“The words of a wise man’s mouth are gracious; but the lips of a fool will swallow up himself. The beginning of the words of his mouth is foolishness: and the end of his talk is mischievous madness.”
Today’s verse passage is more than a casual remark concerning those who refuse to exercise wisdom and good judgment. What we have here is a profound reference to the importance of starting places in our thinking. The passage begins with a reference to the wise man. Elsewhere we learn that the fear of the Lord is the beginning of wisdom (Job 28:28; Psalm 111:10; Proverbs 9:10) and that all the treasures of wisdom and knowledge are hid in Christ (Colossians 2:3). Jesus said that the mouth gives expression to what is in the heart (Matthew 12:34), meaning that sooner or later, both the wise and the fool will be known by what they say; the wise will be known by his gracious words, the fool by his asinine remarks. Those who take God’s word as properly basic, the foundation upon which the rest of their reasoning proceeds, are counted wise in God’s estimation. These people assume the biblical record correct because it is the word of a God who alone has the supreme right to be believed and obeyed. For the Christian, there can be nothing more certain than God’s self-authenticating, perfect and infallible word. The believer’s assumption that the Bible is true becomes the lens through which he views the world; the word of God provides the appropriate interpretation of all things. The non-believer on the other hand starts his thinking with something other than the Bible. Even in terms of the unbeliever’s own worldview, this is utter foolishness. This is not the worst of it, however. Using these foolish faith commitments as a lens, the unbeliever interprets the world accordingly, coming away with interpretations of the world that are not only wrong, but completely absurd, “mischievous madness” as our text goes on to say. God is very concerned that we don’t adopt the unbeliever’s presuppositions and approach to knowledge. “Answer not a fool according to his folly,” says the proverb, “lest thou also be like unto him” (Proverbs 26:4). The great apostle Paul’s words can hardly be improved upon: “This I say therefore, and testify in the Lord, that ye henceforth walk not as other Gentiles walk, in the vanity of their mind, Having the understanding darkened, being alienated from the life of God through the ignorance that is in them, because of the blindness of their heart . . .But ye have not so learned Christ; If so be that ye have heard him, and have been taught by him, as the truth is in Jesus” (Ephesians 4:17-18,20-21). May all of our reasoning rest squarely on God’s precious, infallible word, for our good and His glory.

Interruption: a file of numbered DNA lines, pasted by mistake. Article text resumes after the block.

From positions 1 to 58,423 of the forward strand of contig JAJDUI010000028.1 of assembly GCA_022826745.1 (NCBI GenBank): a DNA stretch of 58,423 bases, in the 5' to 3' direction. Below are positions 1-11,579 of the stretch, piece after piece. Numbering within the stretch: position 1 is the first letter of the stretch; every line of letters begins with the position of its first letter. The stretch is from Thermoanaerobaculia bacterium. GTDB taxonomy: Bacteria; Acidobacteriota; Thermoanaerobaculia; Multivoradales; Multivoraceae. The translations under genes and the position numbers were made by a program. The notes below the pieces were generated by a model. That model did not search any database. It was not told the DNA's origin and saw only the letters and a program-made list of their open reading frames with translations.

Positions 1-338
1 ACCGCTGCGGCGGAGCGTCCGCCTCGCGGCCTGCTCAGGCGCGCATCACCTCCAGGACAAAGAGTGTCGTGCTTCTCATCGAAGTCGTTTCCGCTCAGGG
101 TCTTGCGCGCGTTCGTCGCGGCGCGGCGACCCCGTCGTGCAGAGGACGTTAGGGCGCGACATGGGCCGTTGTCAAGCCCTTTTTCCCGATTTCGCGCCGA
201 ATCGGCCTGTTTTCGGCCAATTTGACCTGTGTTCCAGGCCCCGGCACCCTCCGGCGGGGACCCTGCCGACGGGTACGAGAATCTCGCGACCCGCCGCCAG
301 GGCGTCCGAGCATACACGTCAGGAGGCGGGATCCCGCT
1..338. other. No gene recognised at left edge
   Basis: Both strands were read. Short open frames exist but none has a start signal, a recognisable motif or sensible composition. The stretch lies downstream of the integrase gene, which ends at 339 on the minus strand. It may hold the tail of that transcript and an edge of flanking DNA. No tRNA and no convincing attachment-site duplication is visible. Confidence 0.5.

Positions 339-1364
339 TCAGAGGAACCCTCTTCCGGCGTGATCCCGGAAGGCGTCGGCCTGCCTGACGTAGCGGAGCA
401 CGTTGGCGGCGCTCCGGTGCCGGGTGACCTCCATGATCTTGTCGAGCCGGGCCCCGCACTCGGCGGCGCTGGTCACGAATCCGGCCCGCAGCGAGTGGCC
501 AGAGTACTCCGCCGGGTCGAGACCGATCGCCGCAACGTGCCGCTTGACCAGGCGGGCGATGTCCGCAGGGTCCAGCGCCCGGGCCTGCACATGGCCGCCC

God bless you dear saints,